A commission has begun investigating last year's military-backed overthrow of Honduran President Manuel Zelaya. It was set up by newly-elected President Porfirio Lobo in an attempt to restore some of the country's international standing. US President Barack Obama and UN Secretary-General Ban Ki-moon have praised Mr. Lobo for the move.
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Wall Street Journal: SEC Investigates Firms Doing Business in Terror Hubs
The Securities and Exchange Commission is conducting a broad investigation into companies doing business in nations designated as state sponsors of terrorism, as the U.S. government seeks to determine whether any operations were used to support terrorist activities, people familiar with the matter said. The SEC's enforcement division has sent letters to several companies in the pharmaceutical and energy industries, these people said. The State Department currently designates four countries—Cuba, Iran, Sudan and Syria—as state sponsors of terrorism. The letters, which were sent within the past two months, are part of an investigation by the SEC division that looks into potential violations of the Foreign Corrupt Practices Act. It isn't clear which companies received the letters.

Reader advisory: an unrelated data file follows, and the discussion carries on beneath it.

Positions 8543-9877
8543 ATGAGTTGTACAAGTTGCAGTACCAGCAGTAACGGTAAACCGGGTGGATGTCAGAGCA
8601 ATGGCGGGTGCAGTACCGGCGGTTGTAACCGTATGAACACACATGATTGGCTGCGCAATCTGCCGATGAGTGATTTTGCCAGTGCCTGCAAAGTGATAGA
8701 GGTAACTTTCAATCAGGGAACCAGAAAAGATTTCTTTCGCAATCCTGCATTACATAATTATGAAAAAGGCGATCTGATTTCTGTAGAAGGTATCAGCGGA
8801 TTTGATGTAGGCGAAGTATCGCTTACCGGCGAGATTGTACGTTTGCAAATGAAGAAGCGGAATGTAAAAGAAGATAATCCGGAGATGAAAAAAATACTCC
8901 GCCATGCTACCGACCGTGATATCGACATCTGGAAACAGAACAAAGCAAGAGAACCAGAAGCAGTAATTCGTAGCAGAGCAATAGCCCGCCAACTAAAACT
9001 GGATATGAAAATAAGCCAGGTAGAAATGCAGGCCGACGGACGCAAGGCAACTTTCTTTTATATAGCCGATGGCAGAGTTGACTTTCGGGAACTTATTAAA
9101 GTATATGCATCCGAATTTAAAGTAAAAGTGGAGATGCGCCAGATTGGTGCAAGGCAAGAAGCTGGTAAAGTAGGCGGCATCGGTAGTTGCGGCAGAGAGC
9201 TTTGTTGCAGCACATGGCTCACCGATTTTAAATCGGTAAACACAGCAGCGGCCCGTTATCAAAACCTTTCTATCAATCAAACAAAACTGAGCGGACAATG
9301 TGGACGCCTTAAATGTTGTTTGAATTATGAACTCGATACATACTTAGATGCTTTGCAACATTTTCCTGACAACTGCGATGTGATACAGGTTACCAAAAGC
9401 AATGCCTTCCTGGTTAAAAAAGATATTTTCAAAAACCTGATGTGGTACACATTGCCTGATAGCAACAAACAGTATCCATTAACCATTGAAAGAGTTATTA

CNNMoney: The risks and rewards of offshore drilling
The spilled oil lapping at Gulf Coast beaches and wetlands is one tragic result of offshore drilling. As the administration's plans to expand drilling proceed, what do we get in exchange for putting more of our coastal environment, and the fishing and tourism economies that depend on it, at risk?
Wall Street Journal: Prudential Delays Rights Prospectus
British insurer Prudential PLC on Wednesday delayed the release of its much-awaited $20 billion rights prospectus due to unresolved discussions with the United Kingdom's Financial Services Authority regarding Prudential's capital position. The prospectus was supposed to be released Wednesday, but Prudential didn't give a new date on when it will be released. The $20 billion rights issue is meant to help fund the $35.5 billion acquisition of AIA Group Ltd, the Asian arm of debt-laden American International Group Inc. If approved, this would be the biggest acquisition on record in the insurance industry.
Bloomberg: Mortgage Bond Spreads at Widest in Five Months: Credit Markets